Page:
It’s Not Easy Being Green

Leave it to a spindly frog puppet* to encapsulate such deep wisdom into five simple words.

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In a world where information travels as fast as light, and telling fact from fiction is more difficult than cooking a perfect soufflé, it can be extremely tough to know what to believe about climate science. But one thing is for sure, whether from anthropomorphic causes or tectonic activity beyond our control, our world is getting warmer. The real question is, do we ignore it and carry on like stupid creatures, or do we take a proactive approach to living with the environment, just in case?

Being green can be hard. Do you buy halogen, compact fluorescent or LED? Paper or plastic? Efficient gasoline fueled or hybrid? What about solar power? Wind? Hydro? Nuclear?

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As energy demand rises, the prospects of an all-renewable energy sector grow ever more slight. The environmental impacts – biologically incompatible chemical bi-products, land consumption, capacity intermittentcy replacement needs (wind power has a capacity factor between 20-40%) – we would need to overcome in order to replace baseload nuclear power with solar panels and wind power are enormous. Nearly 2.3 billion earth-warming metric tons of carbon dioxide were pumped into the atmosphere by fossil fuel energy production in the U.S. alone in 2011. Nuclear energy helps avoid 650 million metric tons of greenhouse gas emissions each year. Politicians are right to tout an “all-of-the-above” energy strategy as the best option for sustaining the production needed to support economic growth and national security interests.

So frequently, “greens” and so-called environmentalists are loathe to embrace new energy development opportunities, and instead are more likely to criticize innovation for its possible negative environmental impact. But such impact is the consequence of improving the human existence. The trick is to balance the good with the not-so-good, and minimize the consequences of our work. Now, more and more environmentalists are acknowledging the important role nuclear power must play in ensuring the future of our country and the habitability of our planet.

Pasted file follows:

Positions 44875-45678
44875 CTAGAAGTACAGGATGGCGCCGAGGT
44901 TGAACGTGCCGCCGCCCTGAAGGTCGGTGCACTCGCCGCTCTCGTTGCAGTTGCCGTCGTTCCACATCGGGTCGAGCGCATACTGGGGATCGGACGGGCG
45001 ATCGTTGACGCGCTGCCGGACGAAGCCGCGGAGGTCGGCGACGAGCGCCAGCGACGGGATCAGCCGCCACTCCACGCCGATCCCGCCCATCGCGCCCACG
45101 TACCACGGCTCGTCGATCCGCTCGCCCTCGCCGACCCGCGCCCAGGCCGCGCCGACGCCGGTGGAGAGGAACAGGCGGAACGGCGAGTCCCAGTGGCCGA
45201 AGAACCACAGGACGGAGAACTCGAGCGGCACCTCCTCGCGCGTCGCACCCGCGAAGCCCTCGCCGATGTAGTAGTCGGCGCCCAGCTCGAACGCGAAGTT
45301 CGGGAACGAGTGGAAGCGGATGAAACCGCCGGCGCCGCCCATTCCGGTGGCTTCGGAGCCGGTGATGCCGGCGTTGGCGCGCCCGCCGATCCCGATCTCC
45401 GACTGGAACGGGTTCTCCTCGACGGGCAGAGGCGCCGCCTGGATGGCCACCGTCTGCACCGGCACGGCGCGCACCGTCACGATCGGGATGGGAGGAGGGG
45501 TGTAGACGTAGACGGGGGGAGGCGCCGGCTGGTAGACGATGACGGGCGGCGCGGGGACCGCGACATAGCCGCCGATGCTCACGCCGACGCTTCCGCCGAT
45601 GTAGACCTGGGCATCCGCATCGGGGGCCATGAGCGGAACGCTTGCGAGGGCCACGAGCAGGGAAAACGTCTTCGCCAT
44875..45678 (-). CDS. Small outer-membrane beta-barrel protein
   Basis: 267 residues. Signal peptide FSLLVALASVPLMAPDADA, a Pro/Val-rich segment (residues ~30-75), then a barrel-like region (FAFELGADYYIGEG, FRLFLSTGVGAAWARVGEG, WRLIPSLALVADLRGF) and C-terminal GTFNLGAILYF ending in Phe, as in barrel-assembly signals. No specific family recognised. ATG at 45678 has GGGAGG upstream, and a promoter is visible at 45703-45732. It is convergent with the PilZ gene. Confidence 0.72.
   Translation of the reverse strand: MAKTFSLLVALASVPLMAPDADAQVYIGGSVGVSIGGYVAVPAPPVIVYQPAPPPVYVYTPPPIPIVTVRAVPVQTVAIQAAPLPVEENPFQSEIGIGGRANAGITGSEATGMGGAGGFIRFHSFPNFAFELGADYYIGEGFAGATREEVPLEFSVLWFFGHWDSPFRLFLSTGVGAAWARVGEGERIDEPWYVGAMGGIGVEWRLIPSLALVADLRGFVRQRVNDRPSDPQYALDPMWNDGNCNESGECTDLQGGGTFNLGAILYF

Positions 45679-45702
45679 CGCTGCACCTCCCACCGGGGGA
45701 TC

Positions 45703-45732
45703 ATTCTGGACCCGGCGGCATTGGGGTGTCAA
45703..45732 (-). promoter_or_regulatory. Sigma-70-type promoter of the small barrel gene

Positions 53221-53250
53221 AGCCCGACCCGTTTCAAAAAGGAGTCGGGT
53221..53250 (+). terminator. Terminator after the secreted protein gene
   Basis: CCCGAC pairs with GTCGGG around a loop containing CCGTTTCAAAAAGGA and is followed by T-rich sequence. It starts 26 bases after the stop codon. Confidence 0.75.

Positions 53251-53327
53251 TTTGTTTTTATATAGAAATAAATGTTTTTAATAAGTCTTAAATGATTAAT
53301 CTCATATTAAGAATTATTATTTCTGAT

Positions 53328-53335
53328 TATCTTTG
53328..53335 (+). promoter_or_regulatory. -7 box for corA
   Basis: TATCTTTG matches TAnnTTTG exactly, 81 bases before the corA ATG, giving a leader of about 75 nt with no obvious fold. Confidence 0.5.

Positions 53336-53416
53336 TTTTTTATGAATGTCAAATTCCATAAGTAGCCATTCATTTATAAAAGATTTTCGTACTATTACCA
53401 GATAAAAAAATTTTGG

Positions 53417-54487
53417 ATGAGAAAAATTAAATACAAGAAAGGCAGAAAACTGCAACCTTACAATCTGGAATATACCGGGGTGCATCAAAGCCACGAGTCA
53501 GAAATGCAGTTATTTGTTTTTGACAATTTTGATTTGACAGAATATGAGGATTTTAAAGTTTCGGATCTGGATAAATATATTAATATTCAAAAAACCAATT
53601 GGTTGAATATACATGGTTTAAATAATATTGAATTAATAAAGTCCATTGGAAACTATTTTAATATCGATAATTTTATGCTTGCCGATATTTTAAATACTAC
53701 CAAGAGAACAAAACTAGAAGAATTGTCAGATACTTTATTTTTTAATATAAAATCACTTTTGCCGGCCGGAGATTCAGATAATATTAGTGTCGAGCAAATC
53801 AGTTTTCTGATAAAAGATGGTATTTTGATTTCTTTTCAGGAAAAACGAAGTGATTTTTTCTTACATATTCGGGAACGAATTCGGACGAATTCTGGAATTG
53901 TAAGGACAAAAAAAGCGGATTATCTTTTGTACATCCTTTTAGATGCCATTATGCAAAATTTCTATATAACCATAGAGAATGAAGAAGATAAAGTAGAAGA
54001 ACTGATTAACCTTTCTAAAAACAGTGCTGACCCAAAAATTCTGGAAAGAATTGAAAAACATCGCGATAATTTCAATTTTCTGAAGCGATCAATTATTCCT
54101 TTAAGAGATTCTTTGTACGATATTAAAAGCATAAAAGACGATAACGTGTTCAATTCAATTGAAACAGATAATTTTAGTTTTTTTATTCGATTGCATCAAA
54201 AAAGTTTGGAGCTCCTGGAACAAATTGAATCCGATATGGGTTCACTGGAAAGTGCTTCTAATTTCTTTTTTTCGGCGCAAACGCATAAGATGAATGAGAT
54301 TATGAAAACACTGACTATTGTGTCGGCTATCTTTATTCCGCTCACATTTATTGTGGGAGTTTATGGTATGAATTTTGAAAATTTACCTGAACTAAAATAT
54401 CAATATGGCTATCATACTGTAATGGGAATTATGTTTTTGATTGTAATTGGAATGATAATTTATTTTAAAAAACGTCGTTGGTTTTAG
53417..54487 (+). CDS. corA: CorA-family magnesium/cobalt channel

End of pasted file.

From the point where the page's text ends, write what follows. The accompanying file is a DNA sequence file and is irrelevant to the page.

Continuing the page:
Our planet has a sordid 4.5 billion-year history – human’s role in it a blink of the eye by comparison. But our influence on the future of this tiny rock should not be underestimated. If our species manages not extinct itself by other means – disease or war – it will grow ever more imperative to avoid actions that could contribute to a runaway greenhouse effect like that on Venus.

I am not too keen on the vision of a hot, baren, acid haloed Earth. But I like my smartphone, and my computer, and my car, and my big tv.

So instead of poo-pooing energy development – new Generation III+ nuclear plants, Keystone pipeline, oil-sands, wind farms, hydro dams, coal scrubbers – bring it on. As long as new capacity is developed with a mind to minimizing (not preventing, because that’s impossible) environmental impact, protecting the future of our planet is in lock step with new nuclear development.

*Or Jim Henson. Whatever…

References:

  1. U.S. Energy Information Administration, “Electric Power Annual 2011.”
  2. Wind capacity factors: Wind Energy Center, University of Massachusetts Amherst, “Wind Power:  Capacity Factor, Intermittency,  and what happens when the wind doesn’t blow?”
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Author: NuclearGrrl

Nuclear engineer, afro queen, black mamba, feminist, clinic escort, beer aficionado and all around spectacular human being.